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Starting a amateur radio station at home

Starting a amateur radio station at home

After a 20 year hiatus, I'm getting back into amateur radio.  This time, rather than a failed attempt at learning morse code, I'm trying to be practical.  My goals are two-fold:

  1. To be able to participate in emergency communications
  2. To be able to use digital modes like DStar, FT8, etc.

I'm not interested in old-school "rag chewing" or in collecting long-distance voice contacts. With that in mind, I've set out to equip myself with the following:

  1. A 2m (140/220/440 MHz) handheld "walkie-talkie" to be able to conduct communications in the Toronto area (primarily using the repeaters like VE2YYZ B on the CN Tower)
  2. A small "High Frequency" (HF) transceiver (10m/20m/40m)
    1. The IC-7300 was the winner.  In 2020 it's widely considered the baseline "reference" rig.  Except for the IC-705 (which wasn't available in mid-2020) there is nothing in its price range -- or even $1000 above it -- that matches its bang-for-buck.
    2. The IC-705 was the runner-up.  It's ability to do HF and UHF/VHF and DStar, all in a small (low power) package was really nice.  But it was not available in Summer 2020.
  3. A receive-only software defined radio
    1. The RTL-SDR was my choice.  That was a mistake.  The lack of filters means I can't receive a lot of stations in Toronto due to interference.
    2. I should have gotten an RPlay-SDR.

Antenna selection

  • Bands:  2M to 80m
  • Space: super constrained.  Very small backyard (~4m x 8m), nearby comms wires (cable, phone), no trees.
    • J-Pole for VHF/UHF
      • The Arrow J-Pole is perfect for VHF/UHF, even 2m above the ground on a PVC mast.  Under $100, with coax.  Have set it up.  Works well.
    • A compact vertical
      • Diamond BB7V was my first choice because it's simple and requires no tuning adjustments, but it's too tall (~6m) and could be hazard to overhead cable & telephone wires.  Price is decent ($400)
      • The Comet HVU-8 is only 3m tall and 3m wide but requires tuning.  $500 for the antenna and $500-$1000 for an antenna tuner.  That's $1000.  Does 2m to 80m.
    • A compact horizontal (Comet and Diamond)
      • Practical, a little more expensive, but won't do up to 80m
    • A small folded dipole (diamond WD-330S)
      • need a mast, but it's relatively heavy so the Spiderpoles and others won't do. They're good for permanent, maybe.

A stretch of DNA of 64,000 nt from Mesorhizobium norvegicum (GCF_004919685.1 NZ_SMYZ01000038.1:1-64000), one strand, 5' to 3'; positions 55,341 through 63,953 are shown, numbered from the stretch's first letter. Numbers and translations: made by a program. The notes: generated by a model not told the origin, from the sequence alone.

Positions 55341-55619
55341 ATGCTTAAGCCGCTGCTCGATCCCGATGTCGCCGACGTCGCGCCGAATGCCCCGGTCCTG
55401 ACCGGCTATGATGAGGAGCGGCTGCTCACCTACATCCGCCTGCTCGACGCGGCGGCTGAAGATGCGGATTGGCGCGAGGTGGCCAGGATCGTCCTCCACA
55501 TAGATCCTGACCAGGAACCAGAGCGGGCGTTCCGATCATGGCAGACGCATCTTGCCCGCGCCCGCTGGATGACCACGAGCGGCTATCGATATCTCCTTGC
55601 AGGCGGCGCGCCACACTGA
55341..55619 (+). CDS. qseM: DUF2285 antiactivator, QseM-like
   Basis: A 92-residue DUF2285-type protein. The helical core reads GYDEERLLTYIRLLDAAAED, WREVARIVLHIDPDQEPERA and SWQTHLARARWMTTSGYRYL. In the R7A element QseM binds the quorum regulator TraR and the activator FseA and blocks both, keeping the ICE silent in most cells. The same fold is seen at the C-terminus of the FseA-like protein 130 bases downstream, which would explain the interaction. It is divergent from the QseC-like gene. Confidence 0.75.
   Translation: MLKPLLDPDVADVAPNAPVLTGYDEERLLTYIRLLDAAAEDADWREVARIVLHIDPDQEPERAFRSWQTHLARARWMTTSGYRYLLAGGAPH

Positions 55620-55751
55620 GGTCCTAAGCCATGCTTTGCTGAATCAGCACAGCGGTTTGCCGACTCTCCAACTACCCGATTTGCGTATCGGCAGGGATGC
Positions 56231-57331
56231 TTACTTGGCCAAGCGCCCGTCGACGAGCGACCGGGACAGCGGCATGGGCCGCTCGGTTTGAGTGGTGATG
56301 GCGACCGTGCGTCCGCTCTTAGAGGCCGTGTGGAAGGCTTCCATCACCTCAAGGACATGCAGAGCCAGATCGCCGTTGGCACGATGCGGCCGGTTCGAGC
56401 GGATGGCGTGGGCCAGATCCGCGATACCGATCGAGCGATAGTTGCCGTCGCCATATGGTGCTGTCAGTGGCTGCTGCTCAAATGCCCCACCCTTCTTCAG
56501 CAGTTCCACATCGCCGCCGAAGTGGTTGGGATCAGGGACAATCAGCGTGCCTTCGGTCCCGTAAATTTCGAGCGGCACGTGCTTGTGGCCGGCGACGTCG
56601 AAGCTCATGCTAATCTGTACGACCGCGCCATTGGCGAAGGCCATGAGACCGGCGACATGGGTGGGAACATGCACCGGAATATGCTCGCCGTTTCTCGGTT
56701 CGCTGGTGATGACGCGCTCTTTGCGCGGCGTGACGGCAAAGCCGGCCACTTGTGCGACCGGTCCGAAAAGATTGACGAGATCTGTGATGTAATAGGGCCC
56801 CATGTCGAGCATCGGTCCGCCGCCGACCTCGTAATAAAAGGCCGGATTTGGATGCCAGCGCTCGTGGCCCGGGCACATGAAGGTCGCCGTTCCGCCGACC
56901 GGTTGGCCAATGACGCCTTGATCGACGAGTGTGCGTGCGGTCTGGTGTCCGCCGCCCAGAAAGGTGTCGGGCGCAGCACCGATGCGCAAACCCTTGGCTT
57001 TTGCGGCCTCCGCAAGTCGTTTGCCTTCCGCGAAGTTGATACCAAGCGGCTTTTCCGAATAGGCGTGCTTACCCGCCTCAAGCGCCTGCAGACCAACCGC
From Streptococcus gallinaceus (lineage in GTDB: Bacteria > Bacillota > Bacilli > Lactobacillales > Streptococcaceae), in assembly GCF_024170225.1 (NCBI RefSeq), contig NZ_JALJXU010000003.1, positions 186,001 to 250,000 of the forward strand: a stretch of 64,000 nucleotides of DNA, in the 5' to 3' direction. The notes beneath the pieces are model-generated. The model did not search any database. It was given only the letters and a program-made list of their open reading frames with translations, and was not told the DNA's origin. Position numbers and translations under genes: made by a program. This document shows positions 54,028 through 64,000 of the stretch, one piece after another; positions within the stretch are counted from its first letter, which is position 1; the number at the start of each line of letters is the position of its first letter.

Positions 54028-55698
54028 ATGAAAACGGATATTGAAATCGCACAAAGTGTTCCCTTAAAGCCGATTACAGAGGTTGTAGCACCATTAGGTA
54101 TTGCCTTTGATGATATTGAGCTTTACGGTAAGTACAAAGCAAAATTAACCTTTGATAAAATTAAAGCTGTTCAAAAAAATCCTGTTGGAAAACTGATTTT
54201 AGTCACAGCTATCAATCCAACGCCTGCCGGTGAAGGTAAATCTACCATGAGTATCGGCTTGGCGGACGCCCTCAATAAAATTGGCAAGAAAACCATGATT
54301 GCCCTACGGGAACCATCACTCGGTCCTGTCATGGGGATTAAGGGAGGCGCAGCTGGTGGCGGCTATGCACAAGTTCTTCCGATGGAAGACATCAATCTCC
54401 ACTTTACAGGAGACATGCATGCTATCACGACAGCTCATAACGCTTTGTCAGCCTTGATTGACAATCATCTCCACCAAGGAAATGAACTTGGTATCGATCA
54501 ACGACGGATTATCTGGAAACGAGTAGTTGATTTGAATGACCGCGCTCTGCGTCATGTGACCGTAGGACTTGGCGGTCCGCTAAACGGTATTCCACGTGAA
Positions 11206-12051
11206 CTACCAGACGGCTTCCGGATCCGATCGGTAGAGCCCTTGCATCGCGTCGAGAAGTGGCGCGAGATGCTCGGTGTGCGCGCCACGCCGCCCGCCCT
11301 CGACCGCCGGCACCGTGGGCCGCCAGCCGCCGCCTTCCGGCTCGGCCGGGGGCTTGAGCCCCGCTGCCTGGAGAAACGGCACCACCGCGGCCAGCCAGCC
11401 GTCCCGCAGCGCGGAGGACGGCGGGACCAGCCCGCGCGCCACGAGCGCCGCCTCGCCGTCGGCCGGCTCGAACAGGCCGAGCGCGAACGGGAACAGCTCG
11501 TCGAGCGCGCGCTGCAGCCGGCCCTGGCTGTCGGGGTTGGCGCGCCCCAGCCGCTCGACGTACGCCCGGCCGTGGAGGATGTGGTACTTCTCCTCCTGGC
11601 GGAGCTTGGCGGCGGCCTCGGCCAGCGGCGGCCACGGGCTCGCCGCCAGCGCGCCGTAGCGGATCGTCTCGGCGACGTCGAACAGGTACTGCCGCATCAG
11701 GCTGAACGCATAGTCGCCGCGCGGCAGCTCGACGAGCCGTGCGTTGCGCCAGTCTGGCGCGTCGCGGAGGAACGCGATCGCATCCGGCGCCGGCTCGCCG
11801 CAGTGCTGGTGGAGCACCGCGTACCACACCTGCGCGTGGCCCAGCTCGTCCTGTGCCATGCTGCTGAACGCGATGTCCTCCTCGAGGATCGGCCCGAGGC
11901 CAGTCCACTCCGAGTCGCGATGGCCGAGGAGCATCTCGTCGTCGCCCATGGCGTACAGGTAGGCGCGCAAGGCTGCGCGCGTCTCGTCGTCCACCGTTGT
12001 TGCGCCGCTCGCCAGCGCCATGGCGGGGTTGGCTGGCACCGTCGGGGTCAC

• Local vendor told me to stay away from MFJ fiberglass poles for anything permanent and they don't stock anything else.
    • A magnetic loop (Chameleon CHA F-Loop or MLA-M are both 10W 10m-80m)
      • Intro to Magnetic Loops on YouTube  with "ultralight MLA OMOET loop.
      • Jeri Ellsworth's videos on making a Magnetic Loop for 160m using copper pipe.
      • Radio Prepper video 1 and video 2.
      • so small they can be indoors
      • F-Loop appears to be rugged .
      • The MLA is not good for permanent outdoors, not sure about CHA.  Some of the other ones at Wimo seem more appropriate, but are twice as expensive.
        • The MLA from the Czech Republic is no longer available.
        • English translation of a Czech Book on Magnetic loop antennas.
      • The MLA-30 is the cheapest (W6-LVP) antenna with decent reviews.  More reviews.
        • It's pretty noisy.  Works fine as a receiver for the price.
      • Maybe one of the more expensive Italian or German loops for 100+ watts and an automatic tuner system.  $1000 to $2000.

Maybe the Anytone mobile rig, with CAT5 can be used as an iGate?

Masts and guying

Antennas fall down and go boom.

Learning resources
American vs. Non-American Radio Operators

It's a real shame that the American Ham community is dominated by Preppers and Evangelicals.  Google searches tend to fall on to technical-light "meat and potatoes" reviews by (sometimes, literally gun-toting) hams.  There are a few notable exceptions. European and Japanese reviews are generally superior as they don't add toxic, paranoid politics into the hobby.